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I am considering options for Live Upgrading a Solaris 10 9/10 machine with a ZFS root pool (actually will be deploying a flash archive if that is of any interest).

The docs mentions several options. One is to create a new boot environment in a new root pool. The other option is to create new boot environment in an existing root pool. I am tending towards the latter, however this is just gut feeling and I am a bit lost regarding the pros and cons of each option. So if someone could list pros and cons of each option I might be able to do a more informed decision.

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It's pretty simple, actually.

If you make the new boot environment in the same ZFS root pool as the one you're copying from, it's just a ZFS snapshot and clone of the original pool.

So creating/destroying such boot environments is relatively quick.

That seems better at first. But it leaves the new boot environment tied to the one it was copied from.

On a long-lived server that gets regular updates, each time to a new boot environment, creating new boot environments in the same pool as the source boot environment builds up a nasty tangle of ZFS snapshots and clones that's extremely difficult if not impossible to manage. And because the snapshots/clones "pin" old copies of files, it also creates space problems over time.

Conversely, if you create the new boot environment in a different pool, it's a completely separate copy - files are literally copied from the source boot environment to the new one. It takes longer, and initially takes more space, but it's clean and totally separate.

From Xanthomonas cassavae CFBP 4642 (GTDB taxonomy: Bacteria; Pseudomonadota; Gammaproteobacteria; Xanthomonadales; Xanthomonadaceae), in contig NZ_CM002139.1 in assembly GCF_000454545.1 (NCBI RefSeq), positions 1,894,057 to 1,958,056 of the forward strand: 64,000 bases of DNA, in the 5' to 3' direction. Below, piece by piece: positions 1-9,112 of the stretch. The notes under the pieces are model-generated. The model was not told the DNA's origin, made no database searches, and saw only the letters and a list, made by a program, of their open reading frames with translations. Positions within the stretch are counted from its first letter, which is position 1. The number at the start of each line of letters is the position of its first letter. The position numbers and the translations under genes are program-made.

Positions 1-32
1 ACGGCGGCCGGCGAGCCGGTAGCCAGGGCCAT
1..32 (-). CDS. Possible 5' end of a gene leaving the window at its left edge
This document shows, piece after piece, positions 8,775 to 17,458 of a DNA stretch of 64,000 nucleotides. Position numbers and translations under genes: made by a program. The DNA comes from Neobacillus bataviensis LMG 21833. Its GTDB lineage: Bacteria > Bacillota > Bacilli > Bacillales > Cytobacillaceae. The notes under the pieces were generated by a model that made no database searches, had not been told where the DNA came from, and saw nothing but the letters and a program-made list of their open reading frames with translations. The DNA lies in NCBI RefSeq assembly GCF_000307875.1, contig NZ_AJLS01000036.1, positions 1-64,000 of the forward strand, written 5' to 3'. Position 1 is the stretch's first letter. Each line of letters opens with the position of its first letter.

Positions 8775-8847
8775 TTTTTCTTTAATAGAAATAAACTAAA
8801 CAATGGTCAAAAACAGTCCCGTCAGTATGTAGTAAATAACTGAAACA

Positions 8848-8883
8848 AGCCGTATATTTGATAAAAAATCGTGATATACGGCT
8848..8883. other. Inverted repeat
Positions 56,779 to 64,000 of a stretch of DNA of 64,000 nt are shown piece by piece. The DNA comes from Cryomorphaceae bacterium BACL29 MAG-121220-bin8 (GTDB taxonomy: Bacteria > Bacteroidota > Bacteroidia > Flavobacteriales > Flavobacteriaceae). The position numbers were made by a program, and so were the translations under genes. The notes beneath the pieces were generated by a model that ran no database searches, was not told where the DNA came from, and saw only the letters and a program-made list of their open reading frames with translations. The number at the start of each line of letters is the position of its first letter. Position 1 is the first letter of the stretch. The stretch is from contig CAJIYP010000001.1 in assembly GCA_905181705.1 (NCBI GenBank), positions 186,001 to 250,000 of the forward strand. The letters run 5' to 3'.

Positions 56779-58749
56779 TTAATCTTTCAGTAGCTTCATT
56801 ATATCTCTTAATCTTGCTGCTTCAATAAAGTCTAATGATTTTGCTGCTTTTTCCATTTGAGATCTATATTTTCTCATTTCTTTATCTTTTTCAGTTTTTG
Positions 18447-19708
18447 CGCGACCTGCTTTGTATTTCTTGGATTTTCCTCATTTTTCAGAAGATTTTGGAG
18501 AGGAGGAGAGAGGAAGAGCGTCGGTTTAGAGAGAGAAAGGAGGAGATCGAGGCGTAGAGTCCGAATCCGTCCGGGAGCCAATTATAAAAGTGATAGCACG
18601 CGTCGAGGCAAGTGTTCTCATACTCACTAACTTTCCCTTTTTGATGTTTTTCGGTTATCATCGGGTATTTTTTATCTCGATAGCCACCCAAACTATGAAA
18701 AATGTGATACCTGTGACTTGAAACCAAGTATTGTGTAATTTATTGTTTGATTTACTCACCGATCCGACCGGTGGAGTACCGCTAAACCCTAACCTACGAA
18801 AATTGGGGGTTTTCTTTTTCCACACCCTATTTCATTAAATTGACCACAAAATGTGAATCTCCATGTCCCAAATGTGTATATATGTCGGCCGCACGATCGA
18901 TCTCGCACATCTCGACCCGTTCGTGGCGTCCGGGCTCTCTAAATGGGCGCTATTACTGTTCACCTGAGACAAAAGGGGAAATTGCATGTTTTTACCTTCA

In my experience, long-lived Solaris organizations tend to use the latter, often having Solaris servers with four boot drives - two hardware RAID-1 mirrors for two root pools. (Yes, HARDWARE mirrors. Replacing a disk in a ZFS mirror takes coordinated actions between the disk replacement tech and sysadmin. That coordination is hard to do when remotely managing hundreds if not thousands of servers in multiple locations. And as the replacement tech is from the hardware vendor doing warranty disk replacement, if the sysadmin isn't ready when the replacement tech shows up, he's likely to walk out. Replacing a disk in a hardware mirror is a simple "pull the disk with the orange light, pop in a replacement" action for just the tech doing the replacement. The admin gets to read the logs later, and there's no chance for fat-fingering a command.)

Just be careful when creating boot environments that you don't include users' home directories in the boot environment. Users tend not to like having their files rolled back to something they were at the moment you created the boot environment, and then rolled over to something else entirely when you have to switch to another boot environment for some reason.

  • @Isaac - The clone used for the new boot environment's file system depends on the snapshot. You'd have to promote the clone first. See docs.oracle.com/cd/E19253-01/819-5461/gavvx/index.html Now, imaging a chain of 3-4 boot environments built on top of that chain of snapshots and clones, each one dependent on the previous one. Cleaning up a clone of a snapshot of a clone of a snapshot of a clone of a snapshot is a mess when the names are all intertwined with the names of the boot environments built on top. Botch it and the root pool and all the boot environments in it are trashed. – Andrew Henle Sep 20 '16 at 12:01
  • I see. In my particular scenario I might end up with just one clone ever (if at all) - so I am still tending towards the clone because of speed and ease. But now I understand the implications better. – Isaac Sep 20 '16 at 13:00
  • Even with hardware raid used inside the server, there is still coordination needed between the SA(s) and the person with the replacement drive. Even in large enterprise arrays, I've had a tech pull the wrong drive. Also note, that in the case of internal drives, using RAID1 zpool gives you more functionality at putting the drive in a different or new system to boot. Although possible, internal hw raid is a more complex procedure. btw, I love SAN booting. – sleepyweasel Feb 2 '17 at 22:45
  • And to help with space for a single rpool, you can turn on compression on. However, note that I think only the default lz4 is currently supported in the rpool for v10 & v11--but still gives a respectable compression ratio, esp. for log files in /var. – sleepyweasel Feb 2 '17 at 22:58

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